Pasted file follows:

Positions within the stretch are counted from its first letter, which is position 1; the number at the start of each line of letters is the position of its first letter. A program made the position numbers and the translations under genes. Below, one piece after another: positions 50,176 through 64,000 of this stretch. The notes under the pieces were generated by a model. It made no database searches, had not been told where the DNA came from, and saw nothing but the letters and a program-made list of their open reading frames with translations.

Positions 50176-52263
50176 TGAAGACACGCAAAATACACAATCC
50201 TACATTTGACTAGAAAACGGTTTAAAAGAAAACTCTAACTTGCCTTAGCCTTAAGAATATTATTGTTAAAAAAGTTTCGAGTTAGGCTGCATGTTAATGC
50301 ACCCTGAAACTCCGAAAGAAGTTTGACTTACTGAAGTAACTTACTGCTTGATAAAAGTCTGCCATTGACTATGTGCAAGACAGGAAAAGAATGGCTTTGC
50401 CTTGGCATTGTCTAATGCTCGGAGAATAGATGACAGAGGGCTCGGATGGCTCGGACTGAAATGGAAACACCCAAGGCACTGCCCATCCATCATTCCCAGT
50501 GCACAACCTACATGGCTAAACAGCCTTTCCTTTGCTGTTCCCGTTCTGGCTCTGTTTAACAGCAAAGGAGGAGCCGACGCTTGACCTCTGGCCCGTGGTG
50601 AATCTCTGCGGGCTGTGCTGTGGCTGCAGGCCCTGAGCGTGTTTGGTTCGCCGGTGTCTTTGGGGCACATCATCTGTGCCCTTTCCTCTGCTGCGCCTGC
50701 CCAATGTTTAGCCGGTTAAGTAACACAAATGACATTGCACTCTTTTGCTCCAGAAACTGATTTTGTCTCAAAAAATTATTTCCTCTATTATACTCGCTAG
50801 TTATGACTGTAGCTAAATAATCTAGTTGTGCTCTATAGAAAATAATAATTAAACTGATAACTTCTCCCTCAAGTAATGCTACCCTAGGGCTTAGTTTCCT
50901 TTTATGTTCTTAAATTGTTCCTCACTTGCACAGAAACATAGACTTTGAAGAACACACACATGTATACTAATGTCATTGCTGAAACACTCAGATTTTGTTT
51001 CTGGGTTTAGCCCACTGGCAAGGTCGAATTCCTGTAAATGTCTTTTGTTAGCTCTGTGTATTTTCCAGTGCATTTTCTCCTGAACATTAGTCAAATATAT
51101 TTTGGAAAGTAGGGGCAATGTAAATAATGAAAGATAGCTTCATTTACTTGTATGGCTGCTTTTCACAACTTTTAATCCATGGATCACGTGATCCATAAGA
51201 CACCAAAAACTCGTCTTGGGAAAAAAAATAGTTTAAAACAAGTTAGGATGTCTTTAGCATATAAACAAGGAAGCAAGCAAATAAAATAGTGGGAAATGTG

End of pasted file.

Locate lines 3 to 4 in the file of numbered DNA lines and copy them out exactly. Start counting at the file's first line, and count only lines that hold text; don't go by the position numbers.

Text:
50176 TGAAGACACGCAAAATACACAATCC
50201 TACATTTGACTAGAAAACGGTTTAAAAGAAAACTCTAACTTGCCTTAGCCTTAAGAATATTATTGTTAAAAAAGTTTCGAGTTAGGCTGCATGTTAATGC